Article by Michael Prokopow

W
HILE THERE ARE times when the production of objects results in unprecedented achievements in form and materiality, more often than not most things of everyday life owe historical debts to significant and rarified objects that have been copied for emulative and commercial gain. Take, for example, a two-piece, brown plastic flowerpot made by Jakobsen Industries in Burnaby, British Columbia sometime around 1973.

For some people, the flowerpot might well conjure a moment in the history of Canadian taste when spider ferns were all the rage and kitchens boasted appliances in Harvest Gold and Avocado Green. For others, the object’s plain form and materiality could trigger thoughts of similar objects made in porcelain at the Arabia factory in Finland. Each assessment would hold sway.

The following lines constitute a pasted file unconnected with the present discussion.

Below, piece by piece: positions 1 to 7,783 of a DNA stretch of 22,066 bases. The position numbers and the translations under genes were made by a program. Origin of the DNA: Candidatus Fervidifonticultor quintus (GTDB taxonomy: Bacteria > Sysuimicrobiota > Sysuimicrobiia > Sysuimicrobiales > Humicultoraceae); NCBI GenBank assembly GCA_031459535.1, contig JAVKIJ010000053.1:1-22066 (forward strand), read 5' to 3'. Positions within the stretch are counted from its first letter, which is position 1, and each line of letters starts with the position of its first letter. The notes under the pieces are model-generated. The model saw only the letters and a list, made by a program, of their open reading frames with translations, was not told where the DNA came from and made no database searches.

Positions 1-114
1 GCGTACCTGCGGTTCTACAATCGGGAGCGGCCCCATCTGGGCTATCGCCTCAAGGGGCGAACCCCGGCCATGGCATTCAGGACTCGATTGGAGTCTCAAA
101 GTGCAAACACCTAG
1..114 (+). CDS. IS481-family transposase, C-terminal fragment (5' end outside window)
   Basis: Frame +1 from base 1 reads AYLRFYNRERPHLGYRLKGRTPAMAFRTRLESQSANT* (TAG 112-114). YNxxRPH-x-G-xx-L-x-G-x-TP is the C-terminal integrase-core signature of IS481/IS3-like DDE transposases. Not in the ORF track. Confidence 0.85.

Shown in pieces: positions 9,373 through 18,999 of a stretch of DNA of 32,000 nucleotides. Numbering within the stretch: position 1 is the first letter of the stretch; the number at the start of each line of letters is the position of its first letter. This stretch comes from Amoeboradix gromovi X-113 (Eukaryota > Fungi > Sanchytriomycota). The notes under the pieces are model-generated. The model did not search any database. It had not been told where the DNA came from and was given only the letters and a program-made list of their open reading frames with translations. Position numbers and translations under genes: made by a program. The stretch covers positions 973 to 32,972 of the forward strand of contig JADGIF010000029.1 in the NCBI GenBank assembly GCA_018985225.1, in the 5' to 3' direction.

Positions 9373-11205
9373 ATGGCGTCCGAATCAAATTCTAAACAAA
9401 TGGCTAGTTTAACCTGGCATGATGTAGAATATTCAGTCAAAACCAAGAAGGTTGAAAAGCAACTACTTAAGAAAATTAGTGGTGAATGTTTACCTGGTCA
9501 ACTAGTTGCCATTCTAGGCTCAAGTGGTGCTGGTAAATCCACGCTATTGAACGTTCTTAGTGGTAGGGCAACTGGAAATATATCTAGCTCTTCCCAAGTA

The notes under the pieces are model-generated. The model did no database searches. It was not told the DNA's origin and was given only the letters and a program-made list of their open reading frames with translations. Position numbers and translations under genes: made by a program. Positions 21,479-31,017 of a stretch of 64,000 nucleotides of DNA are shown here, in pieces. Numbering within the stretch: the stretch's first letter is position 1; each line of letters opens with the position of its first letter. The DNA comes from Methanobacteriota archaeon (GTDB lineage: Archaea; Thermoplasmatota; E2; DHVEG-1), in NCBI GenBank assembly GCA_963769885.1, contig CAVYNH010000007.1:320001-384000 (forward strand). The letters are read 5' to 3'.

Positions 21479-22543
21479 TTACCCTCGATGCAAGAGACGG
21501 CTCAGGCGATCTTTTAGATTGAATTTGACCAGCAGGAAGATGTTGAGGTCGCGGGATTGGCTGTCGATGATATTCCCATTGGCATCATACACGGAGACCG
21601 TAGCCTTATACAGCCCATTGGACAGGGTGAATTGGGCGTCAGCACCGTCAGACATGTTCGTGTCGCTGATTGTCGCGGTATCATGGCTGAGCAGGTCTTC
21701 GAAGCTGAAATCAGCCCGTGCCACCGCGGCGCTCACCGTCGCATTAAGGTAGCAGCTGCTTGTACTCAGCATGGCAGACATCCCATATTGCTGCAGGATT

Excerpted from Fall/Winter 2015 Ornamentum. Click here to subscribe.

Michael J. Prokopow, Ph. D., is a cultural historian, curator, and critic. He holds the rank of Associate Professor in the Faculty of Liberal Arts and Sciences and Interdisciplinary Studies at OCAD University in Toronto where he serves as the Associate Dean of Graduate Studies.


Flowerpot
Marked ‘Jakobsen Ind.
Div. of Haney Pottery Sales Ltd.
Burnaby, B.C. Canada’
Molded plastic
6’ x 8’
Circa 1973/4

Photograph:
Michael Prokopow